Revealing the UK Cover for Drew Williams’ A Chain Across the Dawn

It’s been three years since Esa left her backwater planet to join the ranks of the Justified. Together, she and fellow agent Jane Kamali have been traveling across the known universe, searching for children who share Esa’s supernatural gifts…

We’re excited to share the cover for the UK edition of A Chain Across the Dawn, the second novel in Drew Williams’ the Universe After series—an epic space opera chase across the galaxy with witty banter, fantastical planets, and a seemingly unbeatable foe!

Author Drew Williams on the UK cover, designed by Jack Smyth:

God, I love this cover. I always feel a little weird, saying that: it feels almost egotistical, even though I myself had nothing to do with the design of the thing and it represents the work of incredibly talented people who are very much not me (Jack Smyth, in particular, who I imagine see beautiful things behind his eyes as he’s just going about his day). But even with that, it still feels like mine, so complimenting it feels like somebody asking you about your kid and your response being, ‘yeah, they’re just… the best. Other kids suck compared to my kid.’ But I mean… come on. Look at that design. Look at that art. Just look at it. The asymmetry of the thing, the juxtaposition of the brightness and the dark, between the broad circles that make up the sun and the pinpricks of white that create the stars; the way Jack managed to create the implication of a horizon—of a ‘dawn’—while still showing the vastness of the cosmos beyond with just a few points of light… it’s abstracted, idealized, but also immediately recognizable.

Even the font serves such a specific purpose—harkening back to that sort of mid-70s explosion of science fiction in film and novels, driven by the space race and the moon landing—that I immediately feel awed and a little terrified of the comparisons the cover invites the reader to draw: to Arthur C. Clarke, to Ellison, to later Heinlein, all absolute luminaries of the genre. I mean, even the shape of the title conveys just the slightest hint of rising motion, implying something—a rocket, a starship, a dream—lifting off from the horizon to race out into the stars. A buddy of mine looked at the British cover for The Stars Now Unclaimed and said ‘it looks like a lost Kubrick film’, which is just about the best compliment—even inadvertent—that he could have managed; to me, the Chain cover manages the same aesthetic, while also being warmer, more hopeful, even braver, somehow. (And that’s from someone who absolutely loved the British Stars cover, as well).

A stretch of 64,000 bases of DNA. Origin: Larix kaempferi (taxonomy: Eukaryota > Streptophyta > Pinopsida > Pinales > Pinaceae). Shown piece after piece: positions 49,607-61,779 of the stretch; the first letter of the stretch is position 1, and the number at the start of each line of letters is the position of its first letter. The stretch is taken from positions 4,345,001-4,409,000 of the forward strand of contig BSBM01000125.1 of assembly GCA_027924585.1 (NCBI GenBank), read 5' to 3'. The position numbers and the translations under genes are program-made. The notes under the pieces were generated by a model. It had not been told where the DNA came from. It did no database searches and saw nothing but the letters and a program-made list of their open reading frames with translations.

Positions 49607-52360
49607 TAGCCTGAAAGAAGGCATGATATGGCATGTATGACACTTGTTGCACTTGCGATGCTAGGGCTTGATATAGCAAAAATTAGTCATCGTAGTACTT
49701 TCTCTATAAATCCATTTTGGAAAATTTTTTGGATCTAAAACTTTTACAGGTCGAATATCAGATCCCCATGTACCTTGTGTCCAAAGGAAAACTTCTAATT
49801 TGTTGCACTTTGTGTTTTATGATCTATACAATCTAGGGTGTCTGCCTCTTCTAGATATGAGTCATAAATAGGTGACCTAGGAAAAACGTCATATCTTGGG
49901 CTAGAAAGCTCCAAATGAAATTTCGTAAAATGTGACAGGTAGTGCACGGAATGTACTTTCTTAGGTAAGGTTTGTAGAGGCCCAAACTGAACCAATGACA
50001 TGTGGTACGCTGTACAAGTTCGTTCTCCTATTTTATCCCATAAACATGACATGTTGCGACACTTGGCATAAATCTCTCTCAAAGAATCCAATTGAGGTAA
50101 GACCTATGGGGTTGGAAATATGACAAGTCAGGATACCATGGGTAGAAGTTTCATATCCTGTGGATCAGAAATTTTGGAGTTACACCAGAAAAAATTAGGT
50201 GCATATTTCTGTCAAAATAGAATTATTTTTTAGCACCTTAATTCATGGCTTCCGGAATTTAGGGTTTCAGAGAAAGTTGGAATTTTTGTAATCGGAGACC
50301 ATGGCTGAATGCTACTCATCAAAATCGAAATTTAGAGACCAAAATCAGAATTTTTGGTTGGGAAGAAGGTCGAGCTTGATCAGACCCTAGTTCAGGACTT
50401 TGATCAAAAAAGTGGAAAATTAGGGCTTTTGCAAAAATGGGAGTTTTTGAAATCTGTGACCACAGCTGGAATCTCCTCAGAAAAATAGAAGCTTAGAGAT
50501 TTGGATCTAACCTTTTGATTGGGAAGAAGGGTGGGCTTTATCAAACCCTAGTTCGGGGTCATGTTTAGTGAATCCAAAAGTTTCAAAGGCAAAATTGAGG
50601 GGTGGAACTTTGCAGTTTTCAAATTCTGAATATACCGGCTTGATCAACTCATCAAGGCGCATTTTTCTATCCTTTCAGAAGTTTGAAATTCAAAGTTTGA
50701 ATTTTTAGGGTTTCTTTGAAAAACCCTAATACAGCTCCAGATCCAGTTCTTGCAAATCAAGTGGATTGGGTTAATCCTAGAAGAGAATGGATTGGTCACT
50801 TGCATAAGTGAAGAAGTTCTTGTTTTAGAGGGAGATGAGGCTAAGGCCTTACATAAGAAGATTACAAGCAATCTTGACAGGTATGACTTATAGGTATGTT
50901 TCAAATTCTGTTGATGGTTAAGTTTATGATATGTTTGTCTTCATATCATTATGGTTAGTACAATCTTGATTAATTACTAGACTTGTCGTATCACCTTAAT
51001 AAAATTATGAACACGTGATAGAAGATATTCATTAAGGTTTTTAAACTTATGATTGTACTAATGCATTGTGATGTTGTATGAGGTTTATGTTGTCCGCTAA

So—yeah. I don’t give a damn about being modest; it’s my cover, it’s my kid, and it’s freaking gorgeous, and I would still feel like it’s freaking gorgeous even if it wasn’t mine; the pride I feel in that—in the fact that my novel will forever be associated with this bold, beautiful image in the mind of anyone who reads A Chain Across The Dawn with this cover on the book—feels like the opposite of immodesty: it feels humbling, humbling and supremely gratifying, to know that someone felt like my novel deserved such a defining, brave, elegant face to show the world. The creation of a piece of art like this for my work—it feels like an act of incredible kindness, like a gift, from Jack Smyth and Anne Perry and everyone else at Simon & Schuster UK, and not a gift to me, but to Chain herself: it feels like they told her she was beautiful.

God, I love it so, so much.

A Chain Across the Dawn publishes in the UK with Simon & Schuster in August 2019, and you can get book one, The Stars Now Unclaimed, now. The US edition publishes May 2019 with Tor Books. From the catalog copy:

It’s been three years since Esa left her backwater planet to join the ranks of the Justified. Together, she and fellow agent Jane Kamali have been traveling across the known universe, searching for children who share Esa’s supernatural gifts.

On a visit to a particularly remote planet, they learn that they’re not the only ones searching for gifted children. They find themselves on the tail of a mysterious being with impossible powers who will stop at nothing to get his hands on the very children that Esa and Jane are trying to save

With their latest recruit in tow—a young Wulf boy named Sho—Esa and Jane must track their strange foe across the galaxy in search of answers. But the more they learn, the clearer it becomes—their enemy may be harder to defeat than they ever could have imagined.


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